As the public workforce development system grapples with serving the sharp influx of unemployed workers, state and local workforce development service providers can turn to promising, evidence-based approaches. Learn about the findings from evaluations of states’ reemployment services that can be helpful in supporting workers’ rapid return to work.


Are Reemployment Services Effective in Periods of High Unemployment?

A reemployment services (RES) program adopted by the Nevada (NV) State Workforce Agency in 2009 when the average unemployment rate was 13.9 percent is the subject of this paper. Unemployment insurance (UI) recipients met with State workforce staff within three weeks of their UI claims to review their eligibility and job search status. To evaluate the RES effectiveness, some UI recipients were randomly assigned to participate in the RES program while others were not. RES was found to reduce the average UI period by more than three weeks, lower the average benefit amount paid by $877, and increase the likelihood of employment in higher-paying jobs. The most recent multi-state evaluation of REA, with up-to-date findings on the impacts of reemployment services, can be found here.


Assisting UI Claimants: Long-Term Impacts of the Job Search Assistance Demonstration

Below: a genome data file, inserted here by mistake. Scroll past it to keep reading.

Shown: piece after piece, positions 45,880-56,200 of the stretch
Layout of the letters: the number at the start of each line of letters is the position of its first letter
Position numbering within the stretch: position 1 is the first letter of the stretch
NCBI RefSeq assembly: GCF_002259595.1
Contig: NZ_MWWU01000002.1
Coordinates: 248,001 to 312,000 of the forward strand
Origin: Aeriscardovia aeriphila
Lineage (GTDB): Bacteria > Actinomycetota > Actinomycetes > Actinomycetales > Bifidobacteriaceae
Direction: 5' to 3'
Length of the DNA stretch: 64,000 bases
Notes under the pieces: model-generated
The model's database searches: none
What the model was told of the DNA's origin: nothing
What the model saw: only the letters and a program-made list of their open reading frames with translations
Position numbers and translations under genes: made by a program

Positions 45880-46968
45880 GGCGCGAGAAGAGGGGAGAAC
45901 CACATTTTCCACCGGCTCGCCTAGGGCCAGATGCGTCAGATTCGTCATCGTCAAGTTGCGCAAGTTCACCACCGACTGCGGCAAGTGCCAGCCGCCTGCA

This random assignment design evaluation focused on three job search assistance (JSA) approaches on UI receipt and eligibility, employment and earnings, job search, and cost-effectiveness in the District of Columbia (DC) and Florida (FL). UI claimants were provided with either structured, individualized job search assistance, or individualized job search assistance with training. The study found that all JSA approaches reduced the amount or duration of UI benefits that claimants received in the first year. However, the impact of these approaches on employment and earnings differed by locale with DC participants experiencing greater earnings and employment rate impacts than FL claimants. JSA program costs in both states were more than the savings gained by lowered UI benefits expenditures. 


Reemployment Service and Eligibility Assessment (RESEA) Evaluation and Evidence  

To support the implementation of state RESEA evaluations, the Reemployment Connections community of practice on WorkforceGPS currently houses 13 different resources that include policy guidance, evaluation tools, and informative webinars and webcasts. These resources outline the expectations for RESEA program’s evaluation and evidence requirements, describe evaluation designs and plans, and describe the steps needed to procure and select RESEA program evaluators. Several webinars explain how to assess data for evaluation, how to develop evaluation methods, and how the Clearinghouse for Labor Evaluation and Research reviews and rates evidence.